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Listed Building
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Statutory Address:

The building or site itself may lie within the boundary of more than one authority.

Mid Devon (District Authority)
Cheriton Fitzpaine
National Grid Reference:
SS 86809 08504


CHERITON FITZPAINE SS 80 NE 7/10 Upcott Barton farmhouse - including adjoining front garden walls and gate-piers to 6.2.52 north-west and south-west (formerly - listed as Upcott House) II* Farmhouse, former Manor House. Early C16 with major later C16 and C17 improvements. Snecked volcanic stone tending towards random rubble in places; exposed volcanic stone stacks, the rear 2 topped with C19 and C20 brick; coated slate roof. 3-room- and-through-passage plan house facing south-west with service room at right (south- east) end. The plan was slightly altered in early C17 when left end extended to accommodate a dog-leg stair between hall and inner room. Gable-ended rear block behind stair was probably added at same time. Lateral stacks project to rear of service room and hall and inner room has projecting end stack. Service room is 2 storeys, passage, hall and inner room are 2 storeys with attics in roofspace. Main block is gable-ended with roof stepping down to service room. Service end of front apparently much rebuilt in late C19 and contains 3 ground floor and 1 first floor windows of that date. The passage door is immediately to left. It has an early C16 volcanic stone almost rounded arch with ogee-ovolo moulding and roll stops (part of the arch has been replaced by a section of chamfered oak). The door is probably a C19 replacement. The slate-rofed and gabled porch is a C20 rebuild of the C17 original and incorporates the richly-carved crank-headed fascia of the original and a carved post. A photograph of the original by A W Everett is in the West Country Studies Library. Hall, stair and inner room/parlour have a regular but not symmetrical 4-window frontage of early C17 fenestration of unusually high quality. There is a stone stripmould at first floor level across the top of the ground floor windows. The hall has a pair of 3-light windows, the stair to left a 2-light window and the inner room a 4-light window with central King mullion. The first floor fenestration is symmetrical. There are 4-light mullion-and-central-transom windows either side of a pair of 3-light mullion-and-upper transom Ipswich-style windows, that is to say the upper of the wide central light has a semi-circular moulded oak rib with keystone. All the mullions have external ogee moulds and internal ovolos, and include iron casements (many replaced circa 1980) and have small panes of leaded glass including patterned sections in the Ipswich windows and with much green-tinged early glass surviving. The left end gable has a similar 3-light window at first floor level, and towards the right corner is a reset fragment of a plain capital of a half-engaged column which was found this century in buried foundations close to this end. Rear includes C19 casements; rear passage door has segmental head and late C17 solid bead-moulded oak frame including a probably contemporary plank door with internal plain strap hinges; the projecting service room and kitchen stacks; and projecting wing with C19 casements. Good interior. The earliest structure survives at the service end which has 4-bay arch-braced roof probably supported on jointed crucks. The lower passage screen is rubble-built towards the rear but has an early C17 3-door oak screen. The rear door (central to the passage) is a flat-arched door to the kitchen which has plain chamfered crossbeams and a large blocked fireplace. The front doorway to a service lobby has a chamfered surround with scroll stops and a plank-and-ledge door with 12- panel front. The central door, a late C17 door with 2 long upright panels, opened to a straight flight service stair with turned balusters (a smaller version of the main stair described below). From landing a C16 oak doorway to end chamber which has a late C17 coved plaster ceiling over the arch-braced roof. It has a moulded plaster cornice. The hall, stair and inner room was apparently rebuilt in early C17 and includes some late C17 improvements. Late C17 bolection panelled screen from passage to hall which is otherwise lined with early C17 small-field oak panelling, some re- set. Fireplace is boarded but said to be Beer stone with flat-arched head and enriched spandrels. From hall to stair is richly moulded oak doorframe with ornate urn stops identical to another from stairs to rear block. Very fine early C17 oak dog-leg stairs have square newel posts (the lower one enriched with sunken panels) and with ornate shaped caps, closed string and unmoulded flat handrail both with modillion cornices, and heavy turned balusters. The panelled dog gate with top grille of turned uprights may be contemporary. Late C17 2-fielded panel door with bolection architrave and H L hinges from stair to inner room/parlour. This room was refurbished with high quality work in late C17. It is lined with bolection panelling with dado and box cornice. The wide panel over the fireplace features an original landscape painting although the left side has been overpainted in late C18 to include a gentleman depicted as the artist. The ornamental plaster ceiling is a late example of a hollow-rib ceiling with geometric pattern around a central pendant and with moulded plaster sprays and arabesques made up of foliage, fruits and flowers and also symbols of the Holy Trinity such as the 3 fishes and the 3 hares. The parlour and hall chambers both have late C17 bolection chimney pieces and contemporary ornamental plaster ceilings, the former has a moulded cornice and the remains of a bay leaf roundel containing rosettes interrupted by cherubs heads and encircling a Tudor rose, the latter with a bolection rib design and central rosette. The early C17 9-bay roof has A frame trusses with pegged lap-jointed collars. The attic over the parlour has a small early C17 stone fireplace with oak lintel and rebated ogee surround. The attic partitions include some early and late C17 joinery including a plank door with applied 9-panel front and strap hinges with fleur de lys terminals. The front courtyard is enclosed by high walls. From left (north-west) end of the house a plastered cob wall with corrugated asbestos pitched coping extends north- westwards and returns forward in C18 brick including a pair of large square-section gate piers with soffit-moulded volcanic stone caps. From right (south-east) end a similar C18 brick wall extends forward and includes a pair of identical gate piers. Upcott Barton is a very important house because of the extent and quality of the surviving C16 and C17 work. In C15 manor belonged to Nicholas Radford, lawyer, M.P., and Recorder of Exeter, who was murdered here in 1455 by a mob led by Thomas Courtenay, son of the Earl of Devon. Thomas Westcote in his views of Devonshire records the Prowse family succeeding the Radfords and ironically followed in the C16 by a younger branch of the Courtenays. In the late C17 it passed through the female line to John Moore of Moore, near Tavistock. Several members of these families are buried in the north chapel of the parish church of St. Matthew (q.v.) which includes a very fine mural monument to John Moore (died 1691). Sources: T Fella The Parish Church of St Matthew, Cheriton Fitzpaine, Crediton Devon (1977).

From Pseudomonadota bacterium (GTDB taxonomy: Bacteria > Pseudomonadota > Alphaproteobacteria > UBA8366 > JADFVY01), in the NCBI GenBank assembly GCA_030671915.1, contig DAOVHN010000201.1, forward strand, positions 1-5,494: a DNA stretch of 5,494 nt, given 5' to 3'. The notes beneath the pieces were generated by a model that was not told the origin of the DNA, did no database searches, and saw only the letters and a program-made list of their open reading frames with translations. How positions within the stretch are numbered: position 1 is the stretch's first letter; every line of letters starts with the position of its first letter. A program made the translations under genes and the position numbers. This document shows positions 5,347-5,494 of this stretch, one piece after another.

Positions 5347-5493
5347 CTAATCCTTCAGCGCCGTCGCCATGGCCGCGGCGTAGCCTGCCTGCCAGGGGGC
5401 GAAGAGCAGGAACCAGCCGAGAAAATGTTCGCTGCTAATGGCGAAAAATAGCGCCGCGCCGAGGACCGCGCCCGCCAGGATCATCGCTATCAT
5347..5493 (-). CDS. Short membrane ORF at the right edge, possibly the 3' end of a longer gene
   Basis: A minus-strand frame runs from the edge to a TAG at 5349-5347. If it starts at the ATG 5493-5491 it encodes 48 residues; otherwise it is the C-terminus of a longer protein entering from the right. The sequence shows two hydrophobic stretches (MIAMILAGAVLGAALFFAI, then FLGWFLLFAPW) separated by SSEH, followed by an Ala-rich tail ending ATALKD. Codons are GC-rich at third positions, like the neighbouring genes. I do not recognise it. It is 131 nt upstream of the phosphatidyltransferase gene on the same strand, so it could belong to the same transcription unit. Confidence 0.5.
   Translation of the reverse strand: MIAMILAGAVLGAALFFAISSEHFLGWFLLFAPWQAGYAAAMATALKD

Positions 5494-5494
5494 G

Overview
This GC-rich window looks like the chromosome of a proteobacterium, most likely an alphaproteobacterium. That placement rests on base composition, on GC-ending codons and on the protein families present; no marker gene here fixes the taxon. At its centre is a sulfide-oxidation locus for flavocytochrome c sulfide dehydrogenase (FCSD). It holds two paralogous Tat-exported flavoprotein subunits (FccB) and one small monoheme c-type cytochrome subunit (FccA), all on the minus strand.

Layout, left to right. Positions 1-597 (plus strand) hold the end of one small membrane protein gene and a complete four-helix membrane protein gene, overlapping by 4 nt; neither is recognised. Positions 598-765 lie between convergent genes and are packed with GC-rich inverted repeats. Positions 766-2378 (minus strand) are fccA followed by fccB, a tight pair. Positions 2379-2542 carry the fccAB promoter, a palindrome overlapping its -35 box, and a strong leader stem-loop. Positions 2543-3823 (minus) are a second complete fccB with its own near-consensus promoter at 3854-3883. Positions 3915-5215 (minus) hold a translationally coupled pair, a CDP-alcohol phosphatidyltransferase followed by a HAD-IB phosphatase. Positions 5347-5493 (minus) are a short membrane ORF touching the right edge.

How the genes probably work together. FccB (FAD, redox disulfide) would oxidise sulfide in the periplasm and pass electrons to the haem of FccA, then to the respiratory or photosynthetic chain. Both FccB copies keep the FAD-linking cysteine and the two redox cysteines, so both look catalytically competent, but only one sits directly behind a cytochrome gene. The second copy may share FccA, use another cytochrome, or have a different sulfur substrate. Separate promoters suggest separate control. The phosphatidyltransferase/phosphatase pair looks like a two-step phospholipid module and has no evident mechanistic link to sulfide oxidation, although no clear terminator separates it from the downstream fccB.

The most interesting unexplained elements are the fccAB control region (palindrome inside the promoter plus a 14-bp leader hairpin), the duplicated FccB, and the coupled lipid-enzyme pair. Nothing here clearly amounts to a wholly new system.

Listing NGR: SS8680908504


The contents of this record have been generated from a legacy data system.

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Books and journals
Fella, T, The Parish Church of St Matthew Cheriton Fitzpaine Crediton Devon, (1977)


This building is listed under the Planning (Listed Buildings and Conservation Areas) Act 1990 as amended for its special architectural or historic interest.

End of official listing